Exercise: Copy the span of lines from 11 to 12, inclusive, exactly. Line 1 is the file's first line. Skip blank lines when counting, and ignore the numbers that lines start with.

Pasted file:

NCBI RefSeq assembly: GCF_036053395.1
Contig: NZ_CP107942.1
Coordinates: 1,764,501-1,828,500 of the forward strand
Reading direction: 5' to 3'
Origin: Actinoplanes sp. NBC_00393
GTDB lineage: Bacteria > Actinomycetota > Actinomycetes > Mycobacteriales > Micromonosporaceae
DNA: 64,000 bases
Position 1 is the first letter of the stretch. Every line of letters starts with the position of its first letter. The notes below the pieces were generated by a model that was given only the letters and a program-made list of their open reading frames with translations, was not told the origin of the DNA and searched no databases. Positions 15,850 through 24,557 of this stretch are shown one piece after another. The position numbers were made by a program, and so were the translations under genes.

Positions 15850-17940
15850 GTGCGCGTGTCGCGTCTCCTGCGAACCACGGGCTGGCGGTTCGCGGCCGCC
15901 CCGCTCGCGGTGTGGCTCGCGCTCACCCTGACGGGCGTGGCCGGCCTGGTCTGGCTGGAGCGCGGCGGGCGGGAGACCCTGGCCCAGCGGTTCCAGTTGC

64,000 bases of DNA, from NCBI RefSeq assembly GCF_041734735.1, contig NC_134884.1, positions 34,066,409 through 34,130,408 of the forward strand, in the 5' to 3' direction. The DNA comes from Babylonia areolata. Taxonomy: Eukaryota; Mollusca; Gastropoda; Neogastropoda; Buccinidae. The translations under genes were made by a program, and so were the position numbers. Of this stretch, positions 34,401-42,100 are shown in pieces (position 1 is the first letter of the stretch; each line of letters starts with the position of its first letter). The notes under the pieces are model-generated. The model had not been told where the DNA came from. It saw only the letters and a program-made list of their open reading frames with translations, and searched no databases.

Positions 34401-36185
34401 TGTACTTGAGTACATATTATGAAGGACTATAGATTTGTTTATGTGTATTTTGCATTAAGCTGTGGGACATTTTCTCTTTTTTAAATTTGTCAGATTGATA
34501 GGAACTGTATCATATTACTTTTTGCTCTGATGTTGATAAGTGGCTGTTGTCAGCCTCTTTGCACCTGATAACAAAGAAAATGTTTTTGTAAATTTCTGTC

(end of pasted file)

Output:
15901 CCGCTCGCGGTGTGGCTCGCGCTCACCCTGACGGGCGTGGCCGGCCTGGTCTGGCTGGAGCGCGGCGGGCGGGAGACCCTGGCCCAGCGGTTCCAGTTGC

64,000 bases of DNA, from NCBI RefSeq assembly GCF_041734735.1, contig NC_134884.1, positions 34,066,409 through 34,130,408 of the forward strand, in the 5' to 3' direction. The DNA comes from Babylonia areolata. Taxonomy: Eukaryota; Mollusca; Gastropoda; Neogastropoda; Buccinidae. The translations under genes were made by a program, and so were the position numbers. Of this stretch, positions 34,401-42,100 are shown in pieces (position 1 is the first letter of the stretch; each line of letters starts with the position of its first letter). The notes under the pieces are model-generated. The model had not been told where the DNA came from. It saw only the letters and a program-made list of their open reading frames with translations, and searched no databases.